The collaborative creation of open educational materials as a pedagogical practice and act of resistance
Brook Danielle Lillehaugen
March 12, 2021
This is the eleventh in a series of blog posts** by participants in the 2019 ACLS Digital Extension Grant project “Ticha: advancing community-engaged digital scholarship” (PI Lillehaugen) published on GlobalSL / Community-based Global Learning Collaborative and Ticha. Previous blog posts are available here: (1) Lillehaugen/January 2020; (2) Flores-Marical/February 2020; (3) Kawan-Hemler/March 2020; (4) Lopez/July 2020; (5) Kadlecek/1 August 2020; (6) García Guzmán/15 August 2020; (7) Park/September 2020; (8) Zarafonetis/October 2020, (9) J. Lopez/Nov 2020, (10) Velasco Vasquez/February 2021.
This month a team of 15 individuals involved in the creation of Caseidyneën Saën presented a paper entitled “Caseidyneën Saën: The collaborative creation of open educational materials as a pedagogical practice and act of resistance” at the International Conference on Language Documentation & Conservation. Normally held in Hawai’i, this year the conference was online, which allows us to share the recording of our talk with a larger audience.
Caseidyneën Saën is a set of open educational resources on Colonial Zapotec funded by an ACLS grant and created by a team including activists, educators, academics, and students (as described in Lillehaugen/January 2020 and Flores-Marical/February 2020). Zapotec languages (Otomanguean) are indigenous to Oaxaca and are also spoken in diaspora communities, including in the greater Los Angeles area (see e.g. J. Lopez/Nov 2020 and Velasco Vasquez/February 2021). Historical forms of Zapotec are found written in an expansive corpus written during the Mexican Colonial period. The online, digital resource Ticha (https://ticha.haverford.edu) makes these manuscripts accessible to the public by providing open access to high-resolution images, transcriptions, translations, linguistic analysis, and historical context. The continued development of Ticha is embedded in community centered pedagogical practices and committed to co-creation with Zapotec individuals and pueblos. In Caseidyneën Saën, a collection of public-facing teaching materials, we use the resources available on Ticha to teach about Zapotec language, culture, and intellectual history.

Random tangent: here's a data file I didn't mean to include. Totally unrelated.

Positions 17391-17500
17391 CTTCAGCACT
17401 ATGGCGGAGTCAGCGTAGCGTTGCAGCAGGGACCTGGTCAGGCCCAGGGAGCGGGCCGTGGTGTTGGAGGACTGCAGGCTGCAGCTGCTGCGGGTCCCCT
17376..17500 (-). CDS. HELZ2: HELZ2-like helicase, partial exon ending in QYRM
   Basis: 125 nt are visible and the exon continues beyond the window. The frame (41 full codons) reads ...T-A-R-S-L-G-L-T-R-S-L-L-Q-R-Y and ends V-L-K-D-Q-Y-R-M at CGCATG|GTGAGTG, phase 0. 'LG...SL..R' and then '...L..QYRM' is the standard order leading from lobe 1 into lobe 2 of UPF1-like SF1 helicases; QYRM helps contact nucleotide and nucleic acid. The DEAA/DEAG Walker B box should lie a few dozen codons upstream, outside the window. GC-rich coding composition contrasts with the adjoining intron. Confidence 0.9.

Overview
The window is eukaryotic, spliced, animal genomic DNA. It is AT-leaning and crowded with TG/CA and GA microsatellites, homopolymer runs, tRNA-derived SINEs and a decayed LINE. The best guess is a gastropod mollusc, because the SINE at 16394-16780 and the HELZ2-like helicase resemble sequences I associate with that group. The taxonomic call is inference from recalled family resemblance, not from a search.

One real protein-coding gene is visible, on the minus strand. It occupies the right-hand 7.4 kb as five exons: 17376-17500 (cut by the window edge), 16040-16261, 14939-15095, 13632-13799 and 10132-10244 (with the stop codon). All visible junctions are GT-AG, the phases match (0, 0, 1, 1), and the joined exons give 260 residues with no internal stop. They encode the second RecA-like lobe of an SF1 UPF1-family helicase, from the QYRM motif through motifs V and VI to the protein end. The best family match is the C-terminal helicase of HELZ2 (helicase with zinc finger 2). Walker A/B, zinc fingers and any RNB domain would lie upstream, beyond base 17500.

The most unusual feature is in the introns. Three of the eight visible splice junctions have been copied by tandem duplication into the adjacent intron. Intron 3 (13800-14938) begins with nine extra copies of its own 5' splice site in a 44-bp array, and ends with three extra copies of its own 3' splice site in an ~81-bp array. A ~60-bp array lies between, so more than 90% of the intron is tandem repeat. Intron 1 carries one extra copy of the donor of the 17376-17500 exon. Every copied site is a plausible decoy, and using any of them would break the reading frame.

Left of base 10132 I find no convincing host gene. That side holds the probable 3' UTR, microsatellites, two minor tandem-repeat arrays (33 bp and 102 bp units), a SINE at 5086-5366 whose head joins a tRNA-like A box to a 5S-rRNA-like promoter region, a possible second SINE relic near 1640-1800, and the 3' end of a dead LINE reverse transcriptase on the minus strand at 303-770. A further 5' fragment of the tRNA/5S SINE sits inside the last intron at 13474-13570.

In this talk we interrogated the relationships needed to develop interdisciplinary work with impact and reach beyond the academy. We demonstrated how projects like ours can serve pedagogical purposes while at the same time providing intentional resistance work. For example, our project facilitated community-building among language activists from different Zapotec-speaking communities, especially through workshops created to ensure that these teaching materials are accessible to and reflect the lived reality of Zapotec community members. Originally planned to be in person, these workshops shifted online due to COVID (see Lopez/July 2020 and García Guzmán/15 August 2020); feedback from these workshops were critical in the revision of each chapter.
Interdisciplinary work is naturally a learning environment for all involved and can serve an explicit pedagogical role. For example, undergraduate student collaborators on the project attest to the development of skills in linguistics, translation, curriculum development, and multilingual collaboration while witnessing and participating in work that centers Zapotec knowledge and authority, something they had not previously seen in higher education. Watch the talk below!
Talk can be cited as: Broadwell, George Aaron, Janet Chávez Santiago, Laura Curiel, Xóchitl M. Flores-Marcial, Moisés García Guzmán, Rogelio Hernández Sernas, Eloise Kadlecek, Collin Kawan-Hemler, Brook Danielle Lillehaugen, Felipe H. Lopez, Edith Matías, Yaneth Molina, May Helena Plumb, Ignacio Santiago, and Maria Velasco-Vasquez. 2021. Caseidyneën Saën: The collaborative creation of open educational materials as a pedagogical practice and act of resistance. 7th International Conference on Language Documentation and Conservation, Honolulu, March 2021. Online: https://youtu.be/4AmOX0skxXI.
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